* Conversing during Kerias ha-Torah is strictly prohibited even when there are ten men paying attention. According to most poskim, it is prohibited to converse even between aliyos (bein gavra l’gavra).(14) One who converses during Kerias ha-Torah is called “a sinner whose sin is too great to be forgiven.”(15)

* Even those who permit learning during Kerias ha-Torah stipulate that it may only be done quietly, so that it does not interfere with the Torah reading.(16)

* “Talking in learning” bein gavra l’gavra is permitted by some poskim and prohibited by others. An individual, however, may learn by himself or answer a halachic question bein gavra l’gavra.(17)


Although the koreh and the person receiving the aliyah must stand while reading from the Torah, the congregation is not required to stand. Indeed, there are three views in the poskim as to what is preferred:

1. Some hold that it is preferable to stand while the Torah is being read, since Kerias ha-Torah is compared to the giving of the Torah at Mount Sinai where everyone stood.(18)

2. Others maintain that there is no preference and one is free to sit or stand as he wishes.(19)

3. A third view holds that it is preferable to sit while the Torah is being read.(20)

The basic halachah follows the middle view that there is no preference whether to sit or stand during Kerias ha-Torah and one can choose. There are, however, some people who are stringent and insist on standing while the Torah is being read.

Most poskim agree with the following:

* A weak person who will find it difficult to concentrate should sit.

* Between aliyos there is no reason to stand.

* For Barechu and its response, everyone should stand,(21) but during the recital of Birchos ha-Torah themselves there is no obligation to stand.

* The practice in most congregations is that everyone stands while the Aseres ha-Dibros and Shiras ha-Yam are read.(22) As with all customs, one should not deviate from the custom of the shul where he is davening.


1 Shibbolei ha-Leket 39, quoted in Beis Yosef, O.C. 146. This also seems to be the view of the Magen Avraham 146:5, quoting Shelah and Mateh Moshe. See also Ma’asei Rav 131. See, however, Peulas Sachir on Ma’asei Rav 175.

2 Among the Rishonim see Ramban and Ran, Megillah 5a. Among the poskim see Ginas Veradim 2:21; Imrei Yosher 2:171; Binyan Shelomo 35; Levushei Mordechai 2:99 and others. See also Yabia Omer 4:31-3 and 7:9.

3 Mishnah Berurah 146:15.

4 Sha’arei Efrayim 4:12 and Siddur Derech ha-Chayim (4-5) clearly rule in accordance with this view. This may also be the ruling of Chayei Adam 31:2 and Kitzur Shulchan Aruch 23:8.

5 146:15. Aruch ha-Shulchan 146:6 and Kaf ha-Chayim 146:10,14 concur with this view.

6 There are conflicting indications as to what, exactly, is the view of the Mishnah Berurah on this issue; see Beiur Halachah 135:14 (s.v. ein) and 146:2 (s.v. v’hanachon).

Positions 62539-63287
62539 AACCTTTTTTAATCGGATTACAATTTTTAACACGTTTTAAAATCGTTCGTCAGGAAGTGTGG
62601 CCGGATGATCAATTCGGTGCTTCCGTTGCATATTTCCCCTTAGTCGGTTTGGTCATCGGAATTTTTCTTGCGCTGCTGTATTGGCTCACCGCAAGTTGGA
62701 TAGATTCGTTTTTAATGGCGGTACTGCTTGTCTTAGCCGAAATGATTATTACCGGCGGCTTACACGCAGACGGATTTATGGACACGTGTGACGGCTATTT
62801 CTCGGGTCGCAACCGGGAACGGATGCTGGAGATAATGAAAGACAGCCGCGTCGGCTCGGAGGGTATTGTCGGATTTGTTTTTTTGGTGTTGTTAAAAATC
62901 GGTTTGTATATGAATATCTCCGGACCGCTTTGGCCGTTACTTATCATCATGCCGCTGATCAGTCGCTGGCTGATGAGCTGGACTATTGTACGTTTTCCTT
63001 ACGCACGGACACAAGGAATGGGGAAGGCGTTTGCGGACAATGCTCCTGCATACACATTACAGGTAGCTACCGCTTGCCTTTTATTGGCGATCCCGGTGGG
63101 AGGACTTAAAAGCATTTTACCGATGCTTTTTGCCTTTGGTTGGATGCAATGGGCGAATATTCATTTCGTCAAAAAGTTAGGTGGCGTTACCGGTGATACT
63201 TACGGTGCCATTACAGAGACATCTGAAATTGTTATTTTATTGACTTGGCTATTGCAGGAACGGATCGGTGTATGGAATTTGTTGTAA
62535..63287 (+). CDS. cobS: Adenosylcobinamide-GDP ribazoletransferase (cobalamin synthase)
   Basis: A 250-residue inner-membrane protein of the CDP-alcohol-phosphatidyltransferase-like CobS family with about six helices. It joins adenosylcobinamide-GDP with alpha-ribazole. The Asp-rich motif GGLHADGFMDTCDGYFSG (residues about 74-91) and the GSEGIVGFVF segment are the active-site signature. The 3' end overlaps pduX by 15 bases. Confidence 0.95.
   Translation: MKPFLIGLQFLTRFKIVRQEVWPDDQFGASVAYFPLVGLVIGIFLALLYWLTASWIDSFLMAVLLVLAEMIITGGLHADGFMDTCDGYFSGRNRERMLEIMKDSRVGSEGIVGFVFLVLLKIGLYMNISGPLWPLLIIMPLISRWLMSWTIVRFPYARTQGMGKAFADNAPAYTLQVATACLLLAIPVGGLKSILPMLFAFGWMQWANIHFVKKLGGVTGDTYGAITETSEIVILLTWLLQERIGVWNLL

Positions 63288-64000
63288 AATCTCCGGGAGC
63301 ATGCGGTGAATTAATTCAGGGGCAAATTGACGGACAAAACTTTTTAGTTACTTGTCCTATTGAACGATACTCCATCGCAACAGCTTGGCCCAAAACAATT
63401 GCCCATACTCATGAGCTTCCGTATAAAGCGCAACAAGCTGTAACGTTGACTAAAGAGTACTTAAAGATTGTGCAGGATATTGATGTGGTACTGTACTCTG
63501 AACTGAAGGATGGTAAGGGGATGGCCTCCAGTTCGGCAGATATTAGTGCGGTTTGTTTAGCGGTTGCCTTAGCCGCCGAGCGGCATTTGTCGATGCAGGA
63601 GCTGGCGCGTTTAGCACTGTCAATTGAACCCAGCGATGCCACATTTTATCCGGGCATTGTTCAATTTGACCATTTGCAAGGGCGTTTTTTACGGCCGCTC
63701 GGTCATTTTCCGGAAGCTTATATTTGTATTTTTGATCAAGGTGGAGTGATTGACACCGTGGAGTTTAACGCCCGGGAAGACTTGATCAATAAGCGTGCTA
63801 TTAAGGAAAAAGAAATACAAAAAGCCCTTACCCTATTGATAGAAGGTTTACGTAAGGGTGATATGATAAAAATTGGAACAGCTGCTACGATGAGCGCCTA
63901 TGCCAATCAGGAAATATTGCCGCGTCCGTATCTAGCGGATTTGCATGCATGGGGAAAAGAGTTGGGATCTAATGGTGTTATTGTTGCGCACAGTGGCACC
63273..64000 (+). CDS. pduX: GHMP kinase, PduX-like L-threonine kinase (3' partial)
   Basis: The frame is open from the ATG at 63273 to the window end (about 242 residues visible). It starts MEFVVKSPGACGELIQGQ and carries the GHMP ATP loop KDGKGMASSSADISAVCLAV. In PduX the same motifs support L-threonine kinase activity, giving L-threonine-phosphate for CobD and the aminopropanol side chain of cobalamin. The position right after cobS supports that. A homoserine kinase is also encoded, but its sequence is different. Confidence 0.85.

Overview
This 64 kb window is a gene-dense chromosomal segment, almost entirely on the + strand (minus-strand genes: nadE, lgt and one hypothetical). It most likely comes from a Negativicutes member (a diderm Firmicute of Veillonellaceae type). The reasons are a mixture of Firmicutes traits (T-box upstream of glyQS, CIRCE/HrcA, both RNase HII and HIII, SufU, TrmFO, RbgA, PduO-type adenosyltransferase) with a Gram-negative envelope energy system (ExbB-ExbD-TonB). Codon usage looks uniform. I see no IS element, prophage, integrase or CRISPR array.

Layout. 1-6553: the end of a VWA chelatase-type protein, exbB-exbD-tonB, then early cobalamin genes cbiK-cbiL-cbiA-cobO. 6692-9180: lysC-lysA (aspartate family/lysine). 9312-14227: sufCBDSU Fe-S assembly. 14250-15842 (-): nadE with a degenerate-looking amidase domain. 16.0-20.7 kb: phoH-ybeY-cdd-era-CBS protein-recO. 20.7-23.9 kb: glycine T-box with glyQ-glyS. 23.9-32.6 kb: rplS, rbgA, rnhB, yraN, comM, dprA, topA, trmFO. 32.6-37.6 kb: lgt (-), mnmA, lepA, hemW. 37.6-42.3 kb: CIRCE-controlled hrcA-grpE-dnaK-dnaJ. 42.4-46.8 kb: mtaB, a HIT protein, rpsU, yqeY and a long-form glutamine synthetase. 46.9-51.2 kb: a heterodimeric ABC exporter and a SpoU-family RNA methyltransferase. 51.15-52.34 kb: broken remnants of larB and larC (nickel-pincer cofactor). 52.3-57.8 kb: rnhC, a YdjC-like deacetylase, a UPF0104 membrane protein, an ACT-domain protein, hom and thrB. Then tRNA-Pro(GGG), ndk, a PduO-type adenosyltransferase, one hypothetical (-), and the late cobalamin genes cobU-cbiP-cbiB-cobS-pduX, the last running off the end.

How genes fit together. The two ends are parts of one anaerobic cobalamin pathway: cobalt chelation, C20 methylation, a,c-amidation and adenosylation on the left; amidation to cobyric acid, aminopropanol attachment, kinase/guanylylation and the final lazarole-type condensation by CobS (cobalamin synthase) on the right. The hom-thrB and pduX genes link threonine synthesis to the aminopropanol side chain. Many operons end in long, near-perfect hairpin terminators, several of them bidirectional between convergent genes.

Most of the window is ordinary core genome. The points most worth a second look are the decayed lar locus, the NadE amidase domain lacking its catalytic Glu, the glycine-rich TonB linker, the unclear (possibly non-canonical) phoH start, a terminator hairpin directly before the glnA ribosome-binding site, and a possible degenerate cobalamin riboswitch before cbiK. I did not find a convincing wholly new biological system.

7 Igros Moshe O.C. 4:23; 4:40-4-5. If ten or more men missed a section of the Torah reading, then they should take out the sefer after davening and read that section over; ibid.

8 See also Emek Berachah (Kerias ha-Torah 3).

9 Minchas Yitzchak 7:6; Harav S.Z. Auerbach and Harav Y.S. Elyashiv (oral ruling, quoted in Avnei Yashfei on Tefillah, pg. 140).

10 Harav S.Z. Auerbach (quoted in Siach Halachah 6:8 and Halichos Shelomo 12:1; see also Minchas Shelomo 2:4-15); Harav Y.S. Elyashiv (oral ruling quoted in Avnei Yashfei on Tefillah, pg. 140).

11 Harav Y.S. Elyashiv (oral ruling, quoted in Avnei Yashfei on Tefillah, pg. 140).

12 Harav S.Z. Auerbach (Halichos Shelomo 12:4). Also, a Diaspora Jew who may have missed an entire parashah when traveling to Eretz Yisrael after a Yom Tov (when Yom Tov Sheini was on Shabbos), does not need to make up what he missed (ibid. 6). See Ishei Yisrael 38:29 for a dissenting opinion.

13 Aruch ha-Shulchan 146:5.

14 Bach, as understood by Mishnah Berurah 146:6 and many poskim. There are poskim, however, who maintain that the Bach permits even idle talk bein gavra l’gavra; see Machatzis ha-Shekel, Aruch ha-Shulchan, and Shulchan ha- Tahor. See also Peri Chadash, who allows conversing bein gavra l’gavra. Obviously, they refer to the type of talk which is permitted in shul and on Shabbos.

15 Beiur Halachah 146:2 (s.v. v’hanachon), who uses strong language in condemning these people.

16 Mishnah Berurah 146:11.

17 Mishnah Berurah 146:6.

18 Rama O.C. 146:4, as explained by Bach and Mishnah Berurah 19.

19 O.C. 146:6.

20 This is the view of the Ari z”l as understood by many of the later authorities; see Chesed l’Alafim 135:14; Sdei Chemed (Beis, 29); Kaf ha- Chayim 146:20; Da’as Torah 146:4; Shulchan ha-Tahor 146:4. Note that this view has an early source; see Sefer ha-Machkim, pg. 15, and Teshuvos Rama mi-Pano 91.

21 See, however, Kaf ha-Chayim 146:20-21 and Halichos Shelomo 12, note 30, that the accepted practice is to remain seated even during Barechu.

22 Igros Moshe O.C. 4:22; Halichos Shelomo 12, note 30. See Yechaveh Da’as 6:8 for a dissenting opinion.

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Rabbi Neustadt is Rav of Young Israel in Cleveland Heights. He may be reached at 216-321-4635 or at [email protected].